Monday, January 15, 2007

not just a holiday


(Frenchman Street, Faubourg Marigny, New Orleans, December 2005)

I salvaged two books from my house in New Orleans. An out of print YA book called Midnight Hour Encores: Bruce Brooks that I couldn't bare to let go of. I'd read it as a comfort book in college, having read it countless times in New Orleans as I grew up. The other book was Margaret Fuller's Woman in the Nineteenth Century which I studied in one of my favorite classes in college. I would show up with my PJ's coffee mug full of coffee, stressed and tired, sitting next to my prof in a class of eight students, missing Paris, and sure of just one thing: when I graduated, the first thing I would do would be to move back home.

To New Orleans.

The was nothing I wanted more. I just wanted to be home.

Margaret Fuller kept me company and challenged me. I should have been an English major.

But really it was the context of everything that consumed me. And so being a History major still feels like the best fit.

Sitting in my new closet, miles and miles away from the place where I once wore rubber boots, a gas mask and gloves, I was reacquainted with these two old friends. A long stint in Ziploc bags in my parents's freezer had killed the mold and the smell. Water hadn't reached them, miraculously. Somehow they were high enough on the bookshelves in the living room. Why they were there was anyone's guess. Every book in my bedroom was destroyed. The bookshelves fell apart and spilled all my precious favorite books, journals, letters, photos into the messy stew of toxic water in my room.

A few things managed to float in sealed plastic boxes. A couple smelly photos that also managed to lose their smell after months upon months in a box with baking soda. I saved three. A photo from Senior year of high school, a mess of us at Mona's on Bank Street. A photo from my 18th birthday party. A photo of me and my friend Naomi in my Merion slit during sophomore year of college.

But when I opened Margaret Fuller, a photo fell out like a leaf. It was a photo from my twentieth birthday dinner. Two very old friends and myself. Smiles, beautiful faces. And at the top of the photo, prisms that hung from the light fixture in the living room.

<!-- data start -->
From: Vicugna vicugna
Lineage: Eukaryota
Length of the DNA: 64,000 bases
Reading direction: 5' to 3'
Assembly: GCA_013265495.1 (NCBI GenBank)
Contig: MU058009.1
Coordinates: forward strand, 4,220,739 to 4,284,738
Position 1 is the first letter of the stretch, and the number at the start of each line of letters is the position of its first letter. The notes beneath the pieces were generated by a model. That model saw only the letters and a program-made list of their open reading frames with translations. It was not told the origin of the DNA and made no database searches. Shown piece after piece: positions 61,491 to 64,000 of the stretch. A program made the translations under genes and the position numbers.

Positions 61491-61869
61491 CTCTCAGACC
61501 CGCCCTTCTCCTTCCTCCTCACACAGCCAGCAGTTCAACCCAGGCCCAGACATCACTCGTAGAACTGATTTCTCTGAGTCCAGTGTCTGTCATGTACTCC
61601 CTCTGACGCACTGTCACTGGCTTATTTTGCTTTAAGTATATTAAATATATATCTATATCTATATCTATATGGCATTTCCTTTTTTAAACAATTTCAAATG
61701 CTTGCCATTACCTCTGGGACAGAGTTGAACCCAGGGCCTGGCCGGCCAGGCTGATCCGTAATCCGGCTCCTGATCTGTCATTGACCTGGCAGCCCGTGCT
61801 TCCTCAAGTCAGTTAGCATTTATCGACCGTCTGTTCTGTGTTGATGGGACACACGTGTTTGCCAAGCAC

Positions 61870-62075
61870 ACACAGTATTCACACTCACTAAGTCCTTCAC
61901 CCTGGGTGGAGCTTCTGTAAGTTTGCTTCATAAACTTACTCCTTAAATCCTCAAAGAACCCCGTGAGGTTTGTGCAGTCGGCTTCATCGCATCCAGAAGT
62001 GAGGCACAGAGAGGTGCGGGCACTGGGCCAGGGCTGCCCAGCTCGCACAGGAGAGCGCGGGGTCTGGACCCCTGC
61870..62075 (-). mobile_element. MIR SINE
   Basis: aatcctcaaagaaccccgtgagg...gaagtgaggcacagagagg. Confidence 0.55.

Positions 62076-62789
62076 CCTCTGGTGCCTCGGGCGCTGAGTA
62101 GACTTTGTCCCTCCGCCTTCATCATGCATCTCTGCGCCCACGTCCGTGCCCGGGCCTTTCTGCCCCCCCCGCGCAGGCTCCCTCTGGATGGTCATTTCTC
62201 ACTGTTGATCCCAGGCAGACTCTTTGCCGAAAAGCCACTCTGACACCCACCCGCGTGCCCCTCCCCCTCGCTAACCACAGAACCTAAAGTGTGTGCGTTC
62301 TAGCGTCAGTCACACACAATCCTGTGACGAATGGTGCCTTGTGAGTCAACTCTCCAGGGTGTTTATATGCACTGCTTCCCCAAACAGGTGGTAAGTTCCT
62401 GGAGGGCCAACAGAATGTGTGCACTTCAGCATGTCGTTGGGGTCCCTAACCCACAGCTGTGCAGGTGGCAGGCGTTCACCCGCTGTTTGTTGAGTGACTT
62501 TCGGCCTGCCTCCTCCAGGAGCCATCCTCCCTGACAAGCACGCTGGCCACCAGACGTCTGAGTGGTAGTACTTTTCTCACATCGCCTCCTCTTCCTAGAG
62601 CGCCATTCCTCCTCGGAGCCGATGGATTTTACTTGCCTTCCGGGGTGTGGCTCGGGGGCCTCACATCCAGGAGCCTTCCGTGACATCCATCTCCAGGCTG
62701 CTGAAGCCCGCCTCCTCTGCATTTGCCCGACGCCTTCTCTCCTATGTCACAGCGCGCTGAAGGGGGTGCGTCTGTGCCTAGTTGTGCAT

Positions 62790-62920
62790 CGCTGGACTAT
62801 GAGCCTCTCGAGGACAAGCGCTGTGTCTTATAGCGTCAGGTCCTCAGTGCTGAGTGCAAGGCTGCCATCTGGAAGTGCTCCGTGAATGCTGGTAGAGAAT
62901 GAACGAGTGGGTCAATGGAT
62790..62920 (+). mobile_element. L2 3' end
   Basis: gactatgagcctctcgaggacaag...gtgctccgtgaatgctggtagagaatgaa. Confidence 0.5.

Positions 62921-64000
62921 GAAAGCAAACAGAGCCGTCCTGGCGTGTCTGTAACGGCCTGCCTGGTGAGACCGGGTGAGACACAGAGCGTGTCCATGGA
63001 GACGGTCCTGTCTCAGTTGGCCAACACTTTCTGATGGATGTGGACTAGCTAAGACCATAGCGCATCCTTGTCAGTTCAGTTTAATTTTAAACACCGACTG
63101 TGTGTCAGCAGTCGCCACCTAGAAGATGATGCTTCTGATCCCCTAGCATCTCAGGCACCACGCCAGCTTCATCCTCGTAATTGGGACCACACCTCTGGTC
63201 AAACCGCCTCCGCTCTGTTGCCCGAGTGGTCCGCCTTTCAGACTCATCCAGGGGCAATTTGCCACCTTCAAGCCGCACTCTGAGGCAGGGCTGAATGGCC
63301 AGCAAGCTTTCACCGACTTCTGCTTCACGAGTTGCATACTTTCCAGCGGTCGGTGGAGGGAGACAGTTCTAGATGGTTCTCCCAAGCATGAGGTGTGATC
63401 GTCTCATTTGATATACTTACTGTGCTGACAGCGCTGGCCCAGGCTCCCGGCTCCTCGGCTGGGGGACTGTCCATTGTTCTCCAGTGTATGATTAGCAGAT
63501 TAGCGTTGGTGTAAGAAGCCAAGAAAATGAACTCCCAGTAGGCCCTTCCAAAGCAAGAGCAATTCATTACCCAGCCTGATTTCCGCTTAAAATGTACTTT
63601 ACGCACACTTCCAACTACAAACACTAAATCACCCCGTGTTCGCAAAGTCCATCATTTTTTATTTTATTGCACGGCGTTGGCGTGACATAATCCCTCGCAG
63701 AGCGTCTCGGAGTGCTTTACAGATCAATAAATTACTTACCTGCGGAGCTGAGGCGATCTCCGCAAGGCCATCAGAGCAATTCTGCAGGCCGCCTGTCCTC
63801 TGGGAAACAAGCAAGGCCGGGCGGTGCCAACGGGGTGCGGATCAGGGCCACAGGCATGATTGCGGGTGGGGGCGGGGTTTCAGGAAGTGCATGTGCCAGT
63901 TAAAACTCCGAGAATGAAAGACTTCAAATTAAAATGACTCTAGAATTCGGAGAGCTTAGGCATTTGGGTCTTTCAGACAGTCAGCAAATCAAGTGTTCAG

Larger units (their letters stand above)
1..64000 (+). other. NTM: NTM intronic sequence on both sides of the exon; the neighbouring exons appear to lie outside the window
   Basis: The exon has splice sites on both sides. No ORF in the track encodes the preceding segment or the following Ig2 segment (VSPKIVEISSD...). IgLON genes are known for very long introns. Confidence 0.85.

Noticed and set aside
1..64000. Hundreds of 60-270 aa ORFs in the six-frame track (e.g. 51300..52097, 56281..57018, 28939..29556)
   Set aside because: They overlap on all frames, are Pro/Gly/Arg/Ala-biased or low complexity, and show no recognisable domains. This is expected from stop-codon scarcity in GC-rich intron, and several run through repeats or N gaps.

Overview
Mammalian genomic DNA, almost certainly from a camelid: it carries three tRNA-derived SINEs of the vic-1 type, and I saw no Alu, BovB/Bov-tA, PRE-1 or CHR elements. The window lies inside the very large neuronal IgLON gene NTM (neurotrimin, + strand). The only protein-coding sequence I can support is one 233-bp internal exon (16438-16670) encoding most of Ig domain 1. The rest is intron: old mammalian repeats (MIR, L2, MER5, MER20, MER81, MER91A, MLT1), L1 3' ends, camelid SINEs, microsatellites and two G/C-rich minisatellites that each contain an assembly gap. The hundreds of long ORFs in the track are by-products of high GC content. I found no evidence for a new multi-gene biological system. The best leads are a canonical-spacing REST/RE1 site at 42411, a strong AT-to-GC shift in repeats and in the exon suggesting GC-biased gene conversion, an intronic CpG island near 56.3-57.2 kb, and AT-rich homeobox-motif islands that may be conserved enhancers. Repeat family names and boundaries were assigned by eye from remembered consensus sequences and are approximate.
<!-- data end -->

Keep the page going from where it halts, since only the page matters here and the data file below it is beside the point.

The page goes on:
It felt like a gift. Something given back. Something to remind me that there's always some kind of a return. I don't have much left from my post-Katrina life, save the memories. I've had to let go of so much without so much as a goodbye. And I'm one of the very lucky ones. People like Joe Lieberman think there's no reason to press an investigation of the White House's shameful lack of response to the broken levees in New Orleans. It's time for a change. Today on MLK jr day, I hope people recognize the injustice in this country and do their part to keep the conversation alive, to never adopt an apathetic position, to speak out when there's occasion to do so. To just be gentle with one another. To listen. To act. No matter how small an action, it's worth the time.

In some ways, it feels like the year really begins now with this day. It's a celebration of hope, of faith. We are capable of so much empathy and joy. Let's spend today looking outside ourselves and learning more about others. I'm thinking about my fellow Louisianians, my fellow Gulf Coast residents. I think about all of the people who live in a city where Sean Peyton offers the only shred of leadership they've seen in years. I think of my aching hometown and the tears just fill my eyes. I am trying to find a way to serve New Orleans. The cheering and screaming on Saturday night was so cathartic and imbued with meaning. We celebrated the triumph of spirit above the Road Home, FEMA, the federal government, the Army Corps of Engineers, the carpetbaggers. New Orleans will rise again. We remember, we believe, we shall overcome.

1 Comments:

Anonymous Kate said...

This is a great entry. We all have images of NOLA's flooded streets and ruined houses burned into our minds by now, but Katrina's aftermath on an individual scale is a bit harder to register. You bring this out wonderfully. I hope you'll keep writing things like this.

I hope all is well in Brooklyn, too! It has been ages since we've talked, but it sounds as if your year is off to a good start?

Mon Jan 15, 12:45:00 PM  

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